PARIS: French President Jacques Chirac yesterday scrapped a youth job law that provoked weeks of angry protests, in a climbdown opponents celebrated as an unqualified victory.
The move was a personal blow to Prime Minister Dominique de Villepin, who had championed the First Job Contract (CPE) and seen his popularity slump with the mass opposition and unrest.
Villepin said in a television address he regretted that weeks of strikes and protests showed the CPE could not be applied but gave no hints about his own political future, on the line over his handling of the dispute.
"The necessary conditions of confidence and calm are not there, either among young people, or companies, to allow the application of the First Job Contract," Villepin said, adding he would open talks with unions on youth employment.
Students had planned fresh marches for today and it was unclear if they would call off their strikes and a blockade of many universities and high schools after the announcement.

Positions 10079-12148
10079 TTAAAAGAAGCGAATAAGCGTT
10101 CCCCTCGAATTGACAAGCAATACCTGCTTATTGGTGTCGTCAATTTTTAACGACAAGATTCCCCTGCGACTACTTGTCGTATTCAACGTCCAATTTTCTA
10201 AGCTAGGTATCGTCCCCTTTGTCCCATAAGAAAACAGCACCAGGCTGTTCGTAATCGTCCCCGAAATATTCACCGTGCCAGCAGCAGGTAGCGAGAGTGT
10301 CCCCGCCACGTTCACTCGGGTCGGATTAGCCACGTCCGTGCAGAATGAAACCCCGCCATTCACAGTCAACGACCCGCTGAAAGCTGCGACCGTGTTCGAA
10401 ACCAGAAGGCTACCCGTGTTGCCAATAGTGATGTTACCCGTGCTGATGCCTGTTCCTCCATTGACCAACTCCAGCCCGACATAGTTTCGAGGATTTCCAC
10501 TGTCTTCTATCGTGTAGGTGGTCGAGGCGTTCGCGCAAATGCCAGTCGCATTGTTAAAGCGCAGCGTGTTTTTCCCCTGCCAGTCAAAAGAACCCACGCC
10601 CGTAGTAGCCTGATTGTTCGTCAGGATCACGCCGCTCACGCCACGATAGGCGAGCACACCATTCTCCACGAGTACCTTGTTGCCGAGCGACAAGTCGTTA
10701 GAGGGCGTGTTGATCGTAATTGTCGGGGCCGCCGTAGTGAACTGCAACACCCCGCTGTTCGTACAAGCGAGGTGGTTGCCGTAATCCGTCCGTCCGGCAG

Villepin said the CPE contract would reduce youth unemployment but saw his poll ratings plunge as opposition to the measure mounted, damaging his chances of becoming the ruling UMP party's candidate for president in elections in 2007.
"The president of the republic has decided to replace article 8 of the equal opportunities law with measures to help disadvantaged young people find work," a statement from the presidency said.
The new measures include increased financial incentives to employers to hire people under 26 who face the most difficulties in getting access to the labour market, Employment Minister Jean-Louis Borloo said in an interview with Le Monde newspaper.
That would apply to approximately 159,000 young people currently hired under government-subsidised job contracts and the cost to the government would be around 150 million euros (US$180 million) in the second half of 2006, Borloo said.
Those measures could be introduced in parliament this week, a senior UMP deputy said.
France's youth unemployment stands at 22 per cent. Lack of jobs is the country's number one political issue and a major reason for weeks of rioting in poor suburbs late last year.
The climbdown over the CPE makes it unlikely the government will attempt broader reform of France's highly-regulated labour market before the elections, one economist said.
"The question is whether this has signed away the possibility of reform in the longer term," said David Naude, economist at Deutsche Bank.
Chirac and Villepin were careful to say that the CPE, part of a wider law on equal opportunities, was being "replaced," but others pronounced it dead.
Source: China Daily